--- The Arabs make their hair stand up like little horns, when they are about 40 years old.  Patric. ii. 4. Navig.  Homer mentions the like custom, and Diomed laughs at Paris calling  him the pretty-horned.  Iliad xi.  Many of the ancient heroes and gods are represented with horns, particularly Bacchus, whose history reminds us of  many particulars, which belong to Moses.  He was born or educated in the confines of Egypt, was exposed on the waters, in a box; had two mothers, and very beautiful.  While his army enjoyed the light, the Indians were in darkness.  He was preceded by a pillar, had women in his train, dried up rivers with his thyrsus or wand, which had crawled, like a serpent, &c.  Huet. &c.  S. Epiphanius (her. 55,) says the Idumeans adored Moses.  Their idol is called Choze by Josephus, (Ant. xviii. 11,) which may be derived from Chus, the ancestor of Sephora, as Bacchus and Iacchus may denote "the son Bar, or the god Chus," Jah-Chus, who was adored in Arabia; so that Moses, Choze, and Bacchus, probably mean the same person.  Chus peopled that part of Arabia where the Hebrews sojourned.  Num. xii. 1.  C.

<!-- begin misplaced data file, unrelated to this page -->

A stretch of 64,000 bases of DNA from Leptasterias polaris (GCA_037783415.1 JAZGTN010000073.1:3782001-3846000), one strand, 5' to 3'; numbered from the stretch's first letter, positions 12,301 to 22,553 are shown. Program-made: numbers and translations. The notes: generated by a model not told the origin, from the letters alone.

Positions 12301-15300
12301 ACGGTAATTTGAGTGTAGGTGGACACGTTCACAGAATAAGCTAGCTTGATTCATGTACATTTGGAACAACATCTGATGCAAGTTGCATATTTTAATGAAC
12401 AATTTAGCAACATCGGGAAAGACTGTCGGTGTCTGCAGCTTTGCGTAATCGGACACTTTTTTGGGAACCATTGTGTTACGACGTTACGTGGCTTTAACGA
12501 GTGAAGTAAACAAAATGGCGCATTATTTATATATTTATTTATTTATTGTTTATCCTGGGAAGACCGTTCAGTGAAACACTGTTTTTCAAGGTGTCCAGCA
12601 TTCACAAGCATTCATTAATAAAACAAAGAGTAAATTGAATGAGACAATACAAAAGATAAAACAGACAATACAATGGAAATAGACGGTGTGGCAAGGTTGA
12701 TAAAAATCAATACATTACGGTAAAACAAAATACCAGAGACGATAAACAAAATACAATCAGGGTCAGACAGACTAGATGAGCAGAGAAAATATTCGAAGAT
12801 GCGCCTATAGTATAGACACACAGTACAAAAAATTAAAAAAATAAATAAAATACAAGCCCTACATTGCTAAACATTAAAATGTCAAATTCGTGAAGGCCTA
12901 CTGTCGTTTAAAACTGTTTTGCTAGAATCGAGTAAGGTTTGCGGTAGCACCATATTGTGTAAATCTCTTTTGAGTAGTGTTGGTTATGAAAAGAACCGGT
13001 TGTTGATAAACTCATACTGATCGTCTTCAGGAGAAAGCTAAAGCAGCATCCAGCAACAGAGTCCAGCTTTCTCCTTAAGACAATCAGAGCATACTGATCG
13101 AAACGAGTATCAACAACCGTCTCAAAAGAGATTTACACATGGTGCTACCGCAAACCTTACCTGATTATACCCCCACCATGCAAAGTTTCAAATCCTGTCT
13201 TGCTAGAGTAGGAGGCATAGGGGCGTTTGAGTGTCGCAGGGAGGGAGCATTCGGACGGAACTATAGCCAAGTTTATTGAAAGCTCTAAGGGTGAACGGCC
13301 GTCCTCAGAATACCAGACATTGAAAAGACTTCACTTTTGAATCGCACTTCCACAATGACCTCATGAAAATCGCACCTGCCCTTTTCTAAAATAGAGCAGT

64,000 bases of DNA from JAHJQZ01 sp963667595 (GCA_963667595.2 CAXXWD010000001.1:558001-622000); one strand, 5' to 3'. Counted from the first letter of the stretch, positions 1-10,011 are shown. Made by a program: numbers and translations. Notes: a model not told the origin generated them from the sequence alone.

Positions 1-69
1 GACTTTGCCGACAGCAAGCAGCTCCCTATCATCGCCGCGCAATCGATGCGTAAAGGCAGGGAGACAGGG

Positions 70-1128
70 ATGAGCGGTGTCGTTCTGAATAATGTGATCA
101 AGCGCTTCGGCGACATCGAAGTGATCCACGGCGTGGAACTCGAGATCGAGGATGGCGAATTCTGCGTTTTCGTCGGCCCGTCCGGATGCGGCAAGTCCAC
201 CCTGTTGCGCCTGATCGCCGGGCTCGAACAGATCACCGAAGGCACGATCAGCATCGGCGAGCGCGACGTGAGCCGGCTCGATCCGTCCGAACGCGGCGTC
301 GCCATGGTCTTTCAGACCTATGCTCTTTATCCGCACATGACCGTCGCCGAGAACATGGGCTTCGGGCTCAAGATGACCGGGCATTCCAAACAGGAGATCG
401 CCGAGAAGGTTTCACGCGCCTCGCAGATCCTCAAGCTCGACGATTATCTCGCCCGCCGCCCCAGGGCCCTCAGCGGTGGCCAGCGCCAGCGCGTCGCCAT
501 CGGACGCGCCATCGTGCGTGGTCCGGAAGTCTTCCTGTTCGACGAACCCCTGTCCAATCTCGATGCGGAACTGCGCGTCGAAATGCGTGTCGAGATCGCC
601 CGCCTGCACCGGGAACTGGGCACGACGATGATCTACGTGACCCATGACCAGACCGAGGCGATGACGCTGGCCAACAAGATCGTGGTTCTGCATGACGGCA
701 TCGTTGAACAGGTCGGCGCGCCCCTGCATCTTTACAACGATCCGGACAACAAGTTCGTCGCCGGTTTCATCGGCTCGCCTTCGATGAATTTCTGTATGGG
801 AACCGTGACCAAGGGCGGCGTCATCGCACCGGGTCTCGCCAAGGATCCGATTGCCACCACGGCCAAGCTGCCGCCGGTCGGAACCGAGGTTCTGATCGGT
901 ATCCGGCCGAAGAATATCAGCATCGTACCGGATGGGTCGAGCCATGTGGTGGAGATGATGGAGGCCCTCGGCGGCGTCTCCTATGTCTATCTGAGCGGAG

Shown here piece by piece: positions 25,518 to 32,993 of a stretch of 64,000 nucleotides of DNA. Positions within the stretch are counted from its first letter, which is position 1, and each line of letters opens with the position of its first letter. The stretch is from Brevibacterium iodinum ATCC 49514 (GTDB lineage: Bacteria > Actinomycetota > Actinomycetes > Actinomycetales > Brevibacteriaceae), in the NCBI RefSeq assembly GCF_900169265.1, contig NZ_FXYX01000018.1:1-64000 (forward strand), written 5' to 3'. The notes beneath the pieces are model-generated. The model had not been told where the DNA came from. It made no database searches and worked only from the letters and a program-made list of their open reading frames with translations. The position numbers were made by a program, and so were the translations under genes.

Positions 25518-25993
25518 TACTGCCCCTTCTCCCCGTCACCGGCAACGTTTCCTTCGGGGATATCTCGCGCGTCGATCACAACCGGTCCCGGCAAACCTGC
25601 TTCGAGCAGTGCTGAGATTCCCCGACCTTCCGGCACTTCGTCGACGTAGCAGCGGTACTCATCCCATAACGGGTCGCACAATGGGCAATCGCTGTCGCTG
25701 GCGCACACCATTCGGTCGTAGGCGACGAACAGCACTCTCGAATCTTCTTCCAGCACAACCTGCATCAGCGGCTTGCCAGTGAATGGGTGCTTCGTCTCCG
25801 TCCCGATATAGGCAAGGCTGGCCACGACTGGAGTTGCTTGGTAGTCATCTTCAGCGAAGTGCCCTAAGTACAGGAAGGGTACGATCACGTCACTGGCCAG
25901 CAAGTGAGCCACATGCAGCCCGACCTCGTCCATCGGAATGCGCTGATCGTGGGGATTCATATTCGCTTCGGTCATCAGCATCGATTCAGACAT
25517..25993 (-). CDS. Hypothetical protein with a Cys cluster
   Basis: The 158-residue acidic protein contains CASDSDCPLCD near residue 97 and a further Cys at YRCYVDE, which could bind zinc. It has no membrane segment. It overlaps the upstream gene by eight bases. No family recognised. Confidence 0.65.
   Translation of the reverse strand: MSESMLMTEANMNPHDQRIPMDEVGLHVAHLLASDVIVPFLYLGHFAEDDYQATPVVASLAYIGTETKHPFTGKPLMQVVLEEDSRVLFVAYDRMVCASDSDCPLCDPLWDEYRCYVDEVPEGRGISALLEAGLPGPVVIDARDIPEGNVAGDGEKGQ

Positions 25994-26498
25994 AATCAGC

Moses Brings Israel The Ten Commandments

Moses Brings Israel The Ten Commandments

And when Moses came down from the mount Sinai, he held the two tables of the testimony, and he knew not that his face was horned from the conversation of the Lord.

30 And Aaron and the children of Israel seeing the face of Moses horned, were afraid to come near. 31 And being called by him, they returned, both Aaron and the rulers of the congregation. And after that he spoke to them. 32 And all the children of Israel came to him: and he gave them in commandment all that he had heard of the Lord in mount Sinai.

33 And having done speaking, he put a veil upon his face.

Ver. 33.  And having, &c.  At first, he spoke uncovered.  M.


--- The Protestants insert the word till in Italics, to insinuate that Moses spoke with a veil on, as S. Paul mentions; (H.) and Calmet would translate, "for Moses had ceased to address the people, and had put a veil upon his face," as soon as he perceived that they could not bear the blaze of his countenance.  This he did out of modesty, that they might not be afraid of coming to speak freely to him, (Jansenius) though it was also mysterious, as S. Paul remarks.  For even until this day, when Moses is read, the veil is upon their heart, (2 Cor. iii. 15,) as it is upon that of heretics, who cannot see the church.  S. Aug. in Ps. xxx.  W.


34 But when he went in to the Lord, and spoke with him, he took it away until he came forth, and then he spoke to the children of Israel all things that had been commanded him. 35 And they saw that the face of Moses when he came out was horned, but he covered his face again, if at any time he spoke to them.